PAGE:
Essential Trustee - Answering your questions


31 January 2019

We answer more of your questions, focusing on trustee concerns about personal liability and trustee benefits.

Question: “We are a charitable trust and our trustees are concerned about personal liability. What should we do?” 

Answer: This is a very common issue for unincorporated charities, such as trusts and unincorporated associations. They do not have separate legal personality, so cannot own property or enter into contracts in their own name. Instead, individuals do so in trust for the charity.

The key issues with not having separate legal personality are the administrative burden of transferring assets and contracts on a change of trustees, and concerns regarding personal liability for trustees. This might not be a problem for very small charities or grant-making charities with limited activities and risk exposure. However, for larger charities with extensive activities and/or greater exposure to risk, it is advisable to consider incorporating the charity.

You might wish to consider incorporating the charity as a company or Charitable Incorporated Organisation (CIO). This will provide the charity with separate legal personality and limited liability status to limit the personal liability of the trustees or management committee, provided that they have acted properly. It will also avoid the need to transfer ownership of assets whenever there is a change in the trustees.

Charitable companies are regulated by both company and charity law, so are registered with both Companies House and the Charity Commission. In contrast, CIOs are only regulated by charity law, so are only registered with the Charity Commission. CIOs were introduced in 2013 and have proven to be very popular.

If you are considering incorporating your charity, please do get in touch to discuss your specific circumstances with us, after which we would be delighted to provide a fee estimate for the legal work involved.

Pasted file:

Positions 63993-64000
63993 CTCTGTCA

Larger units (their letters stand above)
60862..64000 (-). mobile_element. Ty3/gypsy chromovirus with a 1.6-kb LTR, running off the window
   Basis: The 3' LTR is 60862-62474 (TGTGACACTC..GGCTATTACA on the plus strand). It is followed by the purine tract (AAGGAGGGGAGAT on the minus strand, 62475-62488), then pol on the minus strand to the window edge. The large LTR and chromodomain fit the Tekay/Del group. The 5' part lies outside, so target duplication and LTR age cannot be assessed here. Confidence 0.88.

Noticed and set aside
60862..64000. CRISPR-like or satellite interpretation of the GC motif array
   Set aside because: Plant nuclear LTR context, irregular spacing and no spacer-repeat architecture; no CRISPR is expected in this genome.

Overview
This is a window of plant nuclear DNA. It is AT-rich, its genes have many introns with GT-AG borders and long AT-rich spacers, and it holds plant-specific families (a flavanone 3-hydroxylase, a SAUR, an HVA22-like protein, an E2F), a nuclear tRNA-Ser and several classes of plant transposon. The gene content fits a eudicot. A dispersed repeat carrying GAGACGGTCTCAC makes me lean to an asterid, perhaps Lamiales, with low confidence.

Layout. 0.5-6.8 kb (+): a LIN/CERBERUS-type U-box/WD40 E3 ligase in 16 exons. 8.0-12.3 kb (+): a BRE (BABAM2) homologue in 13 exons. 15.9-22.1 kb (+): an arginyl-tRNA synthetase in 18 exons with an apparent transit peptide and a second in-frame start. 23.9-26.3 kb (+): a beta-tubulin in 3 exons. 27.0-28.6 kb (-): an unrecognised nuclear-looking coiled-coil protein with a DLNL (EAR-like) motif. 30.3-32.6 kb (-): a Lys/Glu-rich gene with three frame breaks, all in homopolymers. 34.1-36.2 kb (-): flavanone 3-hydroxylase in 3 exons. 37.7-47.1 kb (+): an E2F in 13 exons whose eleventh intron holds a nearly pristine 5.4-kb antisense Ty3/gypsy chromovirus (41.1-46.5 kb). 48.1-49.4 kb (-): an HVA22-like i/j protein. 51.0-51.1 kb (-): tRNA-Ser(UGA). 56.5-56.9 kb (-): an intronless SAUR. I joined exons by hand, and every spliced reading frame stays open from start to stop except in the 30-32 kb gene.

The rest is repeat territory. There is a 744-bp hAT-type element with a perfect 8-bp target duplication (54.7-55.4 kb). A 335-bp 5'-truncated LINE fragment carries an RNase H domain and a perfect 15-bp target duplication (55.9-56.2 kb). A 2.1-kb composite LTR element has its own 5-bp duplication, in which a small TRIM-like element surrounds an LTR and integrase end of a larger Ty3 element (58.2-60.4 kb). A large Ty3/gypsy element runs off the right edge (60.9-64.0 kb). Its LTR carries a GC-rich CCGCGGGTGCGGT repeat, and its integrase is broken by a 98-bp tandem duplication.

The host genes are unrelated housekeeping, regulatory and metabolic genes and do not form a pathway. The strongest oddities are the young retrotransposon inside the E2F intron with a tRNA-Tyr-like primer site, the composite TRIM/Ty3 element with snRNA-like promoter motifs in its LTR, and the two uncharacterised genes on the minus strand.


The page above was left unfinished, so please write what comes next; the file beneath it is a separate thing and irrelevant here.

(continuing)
Question: “We have a situation where a trustee might receive a personal benefit from an arrangement we are proposing to enter into - how do we deal with this?”

Answer: There is a general principle in charity law that the trustees of a charity should not personally benefit from the charity. So, unless a benefit is expressly authorised by your governing document or by statute, you will need to apply to the Charity Commission for authorisation of the benefit before you proceed. If a charity trustee (or connected person) receives an unauthorised benefit, the charity trustee will have acted in breach of trust and may be liable to repay the benefit to the charity.

A benefit is interpreted widely to mean any (direct or indirect) financial or other measurable benefit of any nature, including any ‘benefits in kind’ such as the free use of a charity’s facilities or services that users would normally pay for. It also benefits extends to persons connected to the trustees, such as a trustee’s children, parents, grandchildren, grandparents, siblings, spouses and civil partners, and companies in which a trustee or connected person has a substantial interest.

It is common for governing documents to permit certain benefits (e.g. payment of expenses to trustees) and the Charities Act also permits trustees and connected persons to be paid for the supply of services to the charity, provided that the procedure set out in the Act is followed. If your governing document does not already include provisions to reflect this, you might wish to consider updating it (but, please note that for most charities it is necessary to obtain Charity Commission consent to any amendments to provisions in a governing document that authorise the trustees or persons connected to them to receive benefits from the charity).

Even if your governing document does permit the benefit, it is important to ensure that you manage all conflicts of interest appropriately in accordance with the requirements of your governing document. The trustees should properly assess any potential risks and manage the conflicts of interest arising from the personal benefit to that particular trustee. It is important to be open and transparent about any decisions to allow a trustee benefit, and be prepared to justify the decision if challenged.

If you would like to discuss any of these topics in more detail, please contact Liz Brownsell or a member of our Charities and Social Enterprise Team.

This article is from the January 2019 issue of Essential Trustee, our newsletter for charity trustees and senior management. To download the latest issue, please visit the newsletter section of our website. Law covered as at January 2019.

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